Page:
Oxytetracycline, like other Tetracyclines, is used to treat many infections common and rare (see Tetracycline antibiotics group). Its better absorption profile makes it preferable to tetracycline for moderately severe acne at a dosage of 250-500mg four times a day for usually 6-8 weeks at a time, but alternatives should be sought if no improvement occurs by 3 months.
It is sometimes used to treat Spirochaetal infection,Clostridial wound infection and Anthrax in patients sensitive to Penicillin. Oxytetracycline is used to treat infections of the respiratory and urinary tracts, skin, ear, eye and Gonorrhoea although the use of Tetracyclines for such purposes has declined in recent years due to large increases in bacterial resistance to this class of drugs. The drug is particularly useful when Penicillins and/or Macrolides cannot be used due to allergy. It may be used to treat Legionnaire's Disease as a substitute for a Macrolide or Quinolone.
Oxytetracycline is especially valuable in treating Non-Specific-Urethritis, LGV, Lyme disease, Brucellosis, Cholera, Plague, Typhus, Relapsing Fever, Tulaeraemia and infections caused by Chlamydia, Mycoplasma and Rickettsia. Doxycycline is now preferred to Oxytetracycline for many of these indications because it has improved pharmacologic features.
The standard dose is 250-500mg six hourly by mouth. In particularly severe infections this dose may be increased accordingly. Occasionally, Oxytetracycline is given by intramuscular injection or topically in the form of creams, ophthalmic ointments or eye drops.
Erythromycin is a macrolide antibiotic that has an antimicrobial spectrum similar to or slightly wider than that of penicillin, and is often used for people that have an allergy to penicillins. For respiratory tract infections, it has better coverage of atypical organisms, including mycoplasma and Legionellosis. It is also used to treat outbreaks of chlamydia, syphilis, acne, and gonorrhea. In structure, this macrocyclic compound contains a 14-membered lactone ring with ten asymmetric centers and two sugars (L-cladinose and D-desoamine), making it a compound very difficult to produce via synthetic methods.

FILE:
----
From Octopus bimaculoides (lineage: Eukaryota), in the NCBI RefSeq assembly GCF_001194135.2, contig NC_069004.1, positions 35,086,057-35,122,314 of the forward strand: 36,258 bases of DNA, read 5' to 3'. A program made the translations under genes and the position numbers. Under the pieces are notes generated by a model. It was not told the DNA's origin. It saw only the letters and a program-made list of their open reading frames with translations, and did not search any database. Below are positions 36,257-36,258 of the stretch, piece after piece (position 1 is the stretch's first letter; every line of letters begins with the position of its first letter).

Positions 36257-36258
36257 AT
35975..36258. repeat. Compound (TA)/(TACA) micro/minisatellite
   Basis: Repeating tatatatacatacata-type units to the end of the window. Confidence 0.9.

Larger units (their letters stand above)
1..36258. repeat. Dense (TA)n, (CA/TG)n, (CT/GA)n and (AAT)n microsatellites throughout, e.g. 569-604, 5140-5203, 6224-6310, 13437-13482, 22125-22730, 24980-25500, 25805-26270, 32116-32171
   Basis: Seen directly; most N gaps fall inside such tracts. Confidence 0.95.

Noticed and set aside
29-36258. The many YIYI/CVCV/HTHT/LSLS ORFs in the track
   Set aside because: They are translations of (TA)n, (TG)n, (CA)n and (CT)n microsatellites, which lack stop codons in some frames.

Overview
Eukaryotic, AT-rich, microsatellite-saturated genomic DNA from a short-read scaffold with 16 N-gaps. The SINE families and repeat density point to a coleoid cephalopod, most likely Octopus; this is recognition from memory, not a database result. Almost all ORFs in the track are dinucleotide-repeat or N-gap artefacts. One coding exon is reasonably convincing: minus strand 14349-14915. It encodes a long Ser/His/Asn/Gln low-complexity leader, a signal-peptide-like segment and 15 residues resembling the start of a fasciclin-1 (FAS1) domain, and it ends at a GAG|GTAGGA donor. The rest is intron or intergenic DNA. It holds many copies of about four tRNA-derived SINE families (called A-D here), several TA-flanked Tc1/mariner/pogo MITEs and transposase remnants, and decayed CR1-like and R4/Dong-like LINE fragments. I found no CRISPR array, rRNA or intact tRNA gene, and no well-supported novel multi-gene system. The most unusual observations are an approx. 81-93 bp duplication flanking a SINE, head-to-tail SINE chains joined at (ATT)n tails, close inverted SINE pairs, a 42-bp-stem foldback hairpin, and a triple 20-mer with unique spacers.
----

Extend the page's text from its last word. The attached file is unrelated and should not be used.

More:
Side effects are mainly gastrointestinal and photosensitive allergic reactions common to the tetracycline antibiotics group.
Can also damage calcium rich organs such as teeth and bones although this is very rare, sometimes causes naval cavities to erode, quite common, the BNF suggests that because of this Tetracyclines should not be used to treat pregnant or lactating women and children under 12 except in certain conditions where it has been approved by a specialist because there are no obvious substitutes. Candidiasis (Thrush) is not uncommon following treatment with broad spectrum antibiotics.
Erythromycin is available in enteric-coated tablets, slow-release capsules, oral suspensions, ophthalmic solutions, ointments, gels, and injections.
Brand names include Robimycin, E-Mycin, E.E.S. Granules, E.E.S.-200, E.E.S.-400, E.E.S.-400 Filmtab, Erymax, Ery-Tab, Eryc, Erypar, EryPed, Eryped 200, Eryped 400, Erythrocin Stearate Filmtab, Erythrocot, E-Base, Erythroped, Ilosone, MY-E, Pediamycin, Zineryt, Abboticin, Abboticin-ES, Erycin, PCE Dispertab, Stiemycine and Acnasol.
Erythromycin may possess bacteriocidal activity, particularly at higher concentrations. The mechanism is not fully elucidated however. By binding to the 50S subunit of the bacterial 70S rRNA complex, protein synthesis and subsequently structure/function processes critical for life or replication are inhibited. Erythromycin interferes with aminoacyl translocation, preventing the transfer of the tRNA bound at the A site of the rRNA complex to the P site of the rRNA complex. Without this translocation, the A site remains occupied and thus the addition of an incoming tRNA and its attached amino acid to the nascent polypeptide chain is inhibited. This interferes with the production of functionally useful proteins and is therefore the basis of antimicrobial action.
Erythromycin Ethyl Succinate
Erythromycin is easily inactivated by gastric acid; therefore, all orally-administered formulations are given as either enteric-coated or more-stable laxatives or esters, such as erythromycin ethylsuccinate. Erythromycin is very rapidly absorbed, and diffuses into most tissues and phagocytes. Due to the high concentration in phagocytes, erythromycin is actively transported to the site of infection, where, during active phagocytosis, large concentrations of erythromycin are released.
Roxithromycin is a semi-synthetic macrolide antibiotic. It is used to treat respiratory tract, urinary and soft tissue infections. Roxithromycin is derived from erythromycin, containing the same 14-membered lactone ring. However, an N-oxime side chain is attached to the lactone ring. It is also currently undergoing clinical trials for the treatment of male-pattern hair loss.
Roxithromycin is available under several brandnames, for example Surlid, Rulide, Biaxsig, Roxar and Roximycin. Roxithromycin is not available in the United States. Roxithromycin has also been tested to possess antimalarial activity.